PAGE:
Deputy Prime Minister Heng Swee Keat was interviewed by Swiss newspaper, Neue Zürcher Zeitung (NZZ), last Fri (17 May).
During the interview, Heng who is also the finance minister, was asked many pointed questions by the Swiss newspaper. He was asked about the one-party regime in Singapore, despite Singapore having elections.
“Would not the time be ripe for more democracy and more political competition?” NZZ asked.
Heng maintained that Singapore has free and fair elections. He said numerous parties participated in the last election and in 2011 five Members of Parliament from the People’s Action Party lost their seats.
“Is this democracy? I think so. Do we respect them (results)? Yes. The fact that our ruling party has won over and over again has nothing to do with repression (‘hat nichts mit Repression zu tun’) but with the fact that we kept what we promised. And because we won the confidence of the Singaporeans,” he said.
NZZ then asked if he thinks Singapore is better off with a one-party regime, how he would prevent the usually associated nepotism that comes with such a regime.
Heng replied that it is important to have decisive governance and leadership.
“For example, we have our sovereign funds Temasek and GIC. Not once did I intervene as Minister of Finance in their investment decisions. Because if I did, I would not be able to hold them responsible for their performance,” he said.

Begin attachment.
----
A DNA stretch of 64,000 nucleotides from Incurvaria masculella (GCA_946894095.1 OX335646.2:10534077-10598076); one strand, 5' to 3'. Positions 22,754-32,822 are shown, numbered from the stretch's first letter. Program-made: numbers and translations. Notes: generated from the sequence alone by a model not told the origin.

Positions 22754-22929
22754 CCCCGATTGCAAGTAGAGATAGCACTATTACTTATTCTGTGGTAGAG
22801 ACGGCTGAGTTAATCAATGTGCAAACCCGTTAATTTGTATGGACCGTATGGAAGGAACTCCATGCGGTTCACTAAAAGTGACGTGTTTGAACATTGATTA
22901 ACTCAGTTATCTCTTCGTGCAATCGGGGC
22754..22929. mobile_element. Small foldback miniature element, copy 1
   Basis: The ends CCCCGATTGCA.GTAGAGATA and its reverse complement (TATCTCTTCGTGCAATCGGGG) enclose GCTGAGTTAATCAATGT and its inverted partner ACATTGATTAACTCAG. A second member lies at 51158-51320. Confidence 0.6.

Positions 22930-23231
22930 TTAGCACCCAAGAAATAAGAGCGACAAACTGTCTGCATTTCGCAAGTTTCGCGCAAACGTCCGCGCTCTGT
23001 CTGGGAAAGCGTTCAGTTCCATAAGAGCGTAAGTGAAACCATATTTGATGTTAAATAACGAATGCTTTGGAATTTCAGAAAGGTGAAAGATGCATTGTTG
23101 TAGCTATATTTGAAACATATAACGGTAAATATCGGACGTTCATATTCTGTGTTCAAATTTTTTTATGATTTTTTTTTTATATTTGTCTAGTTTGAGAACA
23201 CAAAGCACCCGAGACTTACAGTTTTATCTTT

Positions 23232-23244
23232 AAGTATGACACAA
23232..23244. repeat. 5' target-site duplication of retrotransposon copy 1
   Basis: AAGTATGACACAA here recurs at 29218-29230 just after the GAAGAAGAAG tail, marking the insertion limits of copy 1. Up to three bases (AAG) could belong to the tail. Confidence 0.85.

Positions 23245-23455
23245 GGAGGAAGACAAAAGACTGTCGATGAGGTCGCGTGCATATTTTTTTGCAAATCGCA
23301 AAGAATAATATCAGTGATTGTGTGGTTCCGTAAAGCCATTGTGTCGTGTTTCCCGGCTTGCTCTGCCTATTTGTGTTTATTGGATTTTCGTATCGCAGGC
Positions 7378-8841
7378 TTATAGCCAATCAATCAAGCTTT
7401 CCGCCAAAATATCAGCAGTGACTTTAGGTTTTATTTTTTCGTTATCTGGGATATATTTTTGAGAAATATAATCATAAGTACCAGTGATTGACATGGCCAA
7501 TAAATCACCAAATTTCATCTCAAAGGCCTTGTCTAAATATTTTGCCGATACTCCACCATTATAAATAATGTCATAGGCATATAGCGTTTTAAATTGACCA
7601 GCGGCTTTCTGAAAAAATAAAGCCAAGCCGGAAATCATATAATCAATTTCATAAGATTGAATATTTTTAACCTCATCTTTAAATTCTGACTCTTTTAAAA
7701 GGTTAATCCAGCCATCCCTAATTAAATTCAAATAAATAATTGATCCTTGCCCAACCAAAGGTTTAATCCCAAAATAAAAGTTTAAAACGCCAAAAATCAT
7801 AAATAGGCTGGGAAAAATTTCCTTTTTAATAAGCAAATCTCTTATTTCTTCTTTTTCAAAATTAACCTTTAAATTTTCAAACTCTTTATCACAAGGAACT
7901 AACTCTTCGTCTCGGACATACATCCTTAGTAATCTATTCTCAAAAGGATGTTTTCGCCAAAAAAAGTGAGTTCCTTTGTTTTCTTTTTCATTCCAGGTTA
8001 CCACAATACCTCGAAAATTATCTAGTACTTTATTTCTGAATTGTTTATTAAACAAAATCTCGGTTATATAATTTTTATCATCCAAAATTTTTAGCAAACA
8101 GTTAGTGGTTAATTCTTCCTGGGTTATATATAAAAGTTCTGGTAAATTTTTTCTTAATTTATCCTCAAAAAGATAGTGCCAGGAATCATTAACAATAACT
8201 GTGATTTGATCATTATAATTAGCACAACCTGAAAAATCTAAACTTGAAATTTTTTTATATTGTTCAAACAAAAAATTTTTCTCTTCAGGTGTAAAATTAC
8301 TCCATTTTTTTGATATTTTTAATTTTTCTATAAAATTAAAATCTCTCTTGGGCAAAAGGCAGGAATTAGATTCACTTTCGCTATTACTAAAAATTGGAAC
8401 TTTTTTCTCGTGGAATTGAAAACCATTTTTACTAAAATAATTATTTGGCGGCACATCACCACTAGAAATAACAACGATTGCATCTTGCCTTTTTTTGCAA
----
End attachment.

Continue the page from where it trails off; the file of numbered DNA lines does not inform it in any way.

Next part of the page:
“Under the Constitution, as Finance Minister, I am responsible to Parliament and I, in turn, must hold the leadership of the sovereign wealth fund accountable. We have very strict rules against nepotism, very strong anti-corruption rules.”
When asked about the biggest challenges for Singapore he currently sees, he said that the greatest challenge is to create and maintain a sense of “unity and togetherness” in the midst of the great changes taking place around the world.
He said that PAP has a “constructive policy” over the past 50 years.
“Will we continue to have this in the future? Will we still be able to reach a good consensus on the key issues that we as a society have to tackle together? Are we ready to continue making decisions that are difficult in the short term but necessary in the long term? It’s about governance. If we succeed and we have a sense of unity in the people, then we will remain strong,” he said.
In other words, would Singaporeans continue to vote for PAP with PAP dishing out “difficult” policies like importation of “foreign talents” or the increase of GST to 9%? Heng, of course, wants Singaporeans to continue to get behind him and his party no matter what – a sense of “unity in the people” to “remain strong”, in his reply to NZZ.
However, at the end of the interview, he did concede that if his party does not do a good job and the Singaporeans think it is time to change the situation, then the PAP will fall out and a more competent party will come. “And we hope that it will advance Singapore,” he said.